Glaucoma is a leading cause of vision loss and blindness in the United States. People are often unaware that glaucoma has no symptoms in its early stages. If detected early, before noticeable vision loss occurs, glaucoma can usually be controlled and severe vision loss can often be prevented. The vision lost from glaucoma cannot be restored.

Anyone can get glaucoma, but those at higher risk include:

  • African Americans over age 40
  • Everyone over age 60, especially Hispanics/Latinos
  • People with a family history of the disease

The Optometrists inside Europtics encourage annual eye exams which can detect early signs of glaucoma as well as diabetes and a number of other health conditions.  Click here to schedule an exam at the Europtics location most convenient to you.

 

Thank you to the NIH for the video

Maui Jim Optical CollectionEuroptics has been chosen as one of 35 optical shops worldwide to showcase the new Maui Jim Optical Collection. Over the years, Maui Jim has become synonymous for comfort and cutting-edge protection from the sun with some of the finest sunglasses made anywhere.

Now Maui Jim has taken those years of expertise and created a new collection of prescription eyeglass frames that are structurally designed to balance aesthetics, fit and integrity in a broad assortment of styles and materials. See them in Denver exclusively at Europtics Cherry Creek North.

Most of us just don’t function well without our morning coffee. It turns out, we might be helping our eyesight with our morning joe. A new study from Cornell University found that coffee may indeed have a positive effect on our eye health. The research found the chlorogenic acid, or CLA, may protect against deteriorating eyesight and possible retinal degeneration. So, drink up and don’t forget to schedule your next eye exam soon.

is coffee good for the eyes? Ask us at Europtics

eat right and get your eyes examined regularly at Europtics - Colorado

The pools may be closed for the year, but farm fresh fruits are still abundant in farmer’s markets and grocery shelves. One of our favorites is cantaloupe, and wouldn’t you know it, cantaloupe has so many wonderful properties to it, including for your eyes.

Cantaloupes have been the subject of many studies, some of which suggest consumption can actually decrease your risk of obesity while increasing energy levels. Cantaloupe consumption has been known to support heart health, decreasing blood pressure, reducing the risk of strokes, and protecting the body from loss of muscle mass. It can even help reduce the formation of kidney stones.

Being in the optical business, we are most excited by the reports that eating cantaloupe can decrease our risk and the progression of age-related macular degeneration. Cantaloupes contain the anti-oxidant, zeaxanthin, which has been found to naturally filter out harmful blue light rays, protecting our eyes.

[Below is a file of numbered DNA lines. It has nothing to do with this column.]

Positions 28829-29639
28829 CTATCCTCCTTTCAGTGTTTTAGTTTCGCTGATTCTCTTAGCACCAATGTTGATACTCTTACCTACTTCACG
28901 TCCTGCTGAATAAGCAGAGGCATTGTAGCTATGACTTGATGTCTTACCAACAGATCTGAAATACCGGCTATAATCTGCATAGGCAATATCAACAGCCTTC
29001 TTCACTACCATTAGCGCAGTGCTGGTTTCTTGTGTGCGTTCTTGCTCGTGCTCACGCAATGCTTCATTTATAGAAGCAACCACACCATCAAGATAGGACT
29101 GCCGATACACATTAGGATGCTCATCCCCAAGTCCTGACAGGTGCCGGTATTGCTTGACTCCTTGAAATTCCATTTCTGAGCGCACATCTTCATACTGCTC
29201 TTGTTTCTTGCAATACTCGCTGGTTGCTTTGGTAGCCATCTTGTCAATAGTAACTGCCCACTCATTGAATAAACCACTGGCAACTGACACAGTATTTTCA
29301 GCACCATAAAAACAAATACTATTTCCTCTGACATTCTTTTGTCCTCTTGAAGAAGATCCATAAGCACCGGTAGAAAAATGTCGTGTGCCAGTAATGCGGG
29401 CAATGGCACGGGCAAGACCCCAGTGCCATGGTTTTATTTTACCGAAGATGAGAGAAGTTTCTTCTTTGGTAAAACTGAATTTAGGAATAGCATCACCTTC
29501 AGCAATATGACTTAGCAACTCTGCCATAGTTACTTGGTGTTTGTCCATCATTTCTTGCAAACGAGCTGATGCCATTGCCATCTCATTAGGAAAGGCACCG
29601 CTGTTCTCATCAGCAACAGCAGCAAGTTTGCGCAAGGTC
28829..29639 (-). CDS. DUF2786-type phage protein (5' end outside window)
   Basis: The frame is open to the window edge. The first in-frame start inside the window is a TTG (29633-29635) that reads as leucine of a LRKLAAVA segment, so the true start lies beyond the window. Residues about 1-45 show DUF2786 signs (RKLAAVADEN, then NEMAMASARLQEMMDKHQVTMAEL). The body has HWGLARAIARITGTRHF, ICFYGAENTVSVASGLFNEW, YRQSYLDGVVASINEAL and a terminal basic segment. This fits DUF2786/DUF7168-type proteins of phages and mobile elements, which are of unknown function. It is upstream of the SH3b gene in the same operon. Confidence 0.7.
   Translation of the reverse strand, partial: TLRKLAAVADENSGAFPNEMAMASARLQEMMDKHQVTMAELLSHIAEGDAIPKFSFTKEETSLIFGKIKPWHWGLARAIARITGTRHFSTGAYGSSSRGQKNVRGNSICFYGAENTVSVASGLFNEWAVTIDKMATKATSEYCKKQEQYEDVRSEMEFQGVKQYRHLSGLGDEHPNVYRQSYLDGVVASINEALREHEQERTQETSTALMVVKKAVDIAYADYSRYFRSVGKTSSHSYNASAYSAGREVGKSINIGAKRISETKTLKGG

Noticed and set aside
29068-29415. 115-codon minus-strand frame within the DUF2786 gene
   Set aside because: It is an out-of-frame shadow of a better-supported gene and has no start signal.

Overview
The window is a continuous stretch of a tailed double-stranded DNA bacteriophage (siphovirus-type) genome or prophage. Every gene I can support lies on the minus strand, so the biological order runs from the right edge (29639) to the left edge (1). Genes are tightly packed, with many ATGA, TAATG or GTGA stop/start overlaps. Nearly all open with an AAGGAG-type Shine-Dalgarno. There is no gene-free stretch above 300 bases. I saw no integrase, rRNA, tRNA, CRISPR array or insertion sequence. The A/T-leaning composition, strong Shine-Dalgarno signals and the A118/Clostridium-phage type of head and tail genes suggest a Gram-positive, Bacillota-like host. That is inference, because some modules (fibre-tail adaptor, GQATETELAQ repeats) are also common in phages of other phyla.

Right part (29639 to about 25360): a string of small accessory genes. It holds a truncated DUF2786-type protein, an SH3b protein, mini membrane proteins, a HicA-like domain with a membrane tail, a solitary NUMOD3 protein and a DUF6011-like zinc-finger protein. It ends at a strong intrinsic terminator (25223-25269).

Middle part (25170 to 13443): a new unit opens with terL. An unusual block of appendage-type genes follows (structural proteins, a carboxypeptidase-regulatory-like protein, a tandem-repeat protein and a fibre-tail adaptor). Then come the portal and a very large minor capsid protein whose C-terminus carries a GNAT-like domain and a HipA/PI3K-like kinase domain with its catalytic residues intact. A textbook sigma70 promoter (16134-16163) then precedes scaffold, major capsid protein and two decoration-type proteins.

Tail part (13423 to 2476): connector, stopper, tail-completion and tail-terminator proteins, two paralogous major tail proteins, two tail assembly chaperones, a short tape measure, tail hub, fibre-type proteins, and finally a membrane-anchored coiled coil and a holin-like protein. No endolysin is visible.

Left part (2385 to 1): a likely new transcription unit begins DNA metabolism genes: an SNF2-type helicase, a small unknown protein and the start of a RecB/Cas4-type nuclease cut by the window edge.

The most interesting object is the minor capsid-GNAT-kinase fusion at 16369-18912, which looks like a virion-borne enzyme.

So, head on down to your favorite grocer and pick up some farm-fresh local cantaloupe today. Your taste buds, your body, and your eyes will thank you!

Today is certainly not one of the biggest holidays you will celebrate all summer, but in the eye care community, today is Different Color Eye Day. People like Mila Kunis, Kate Bosworth, Benedict Cumberbatch, Robert Downey Jr, and Christopher Walken are known for having noticeably different colored eyes.

The technical term for having different colored eyes are heterochromia iridis or heterochromia iridum. Hetero mean “different”, chromia means “colors”,  and iridis or more technically iridium refers to the iris of the eye, or the thin colored circular structure that surrounds the iris and contains the melanin that gives our eyes our distinctive color.  

border-collie-heterochromia

Heterochromia is usually benign or without any disease and does not affect your vision. It is generally considered very exotic. Heterochromia also occurs in animals, such as angora cats, Siberian huskies, or border collies.

In some cases Heterochromia is a symptom of another condition such as Horner’s syndrome. If your eyes have recently changed colors, schedule an appointment and let us give you a thorough eye exam.

sharks_14183634

It’s Shark Week! We are excited for the week-long celebration of Sharks on the Discovery Chanel. We thought it might be fun to share a little information on how sharks see their world while we all watch them.

Unlike human’s, shark’s eyes are almost on completely different sides of their head, giving them an almost 360-degree view of their world. A shark does have a couple of major blind spots, one of which is directly in front of their snout and the other right behind their head,  Like humans though, we sometimes wonder if mother sharks have proverbial eyes in the back of their heads.

Sharks can actually only see about 50 feet ahead which is why their sense of smell is so evolved. Remember, sharks can often smell a drop of blood as far as a quarter mile away. A shark’s eye has tapetum lucidum, which are mirrored crystals located behind the retina that help it see in the dark. Like a cat, it makes it appear that their eyes actually glow in the dark. Because of the tapetum lucidum, a shark can see about 10 times better than a human can in dim light.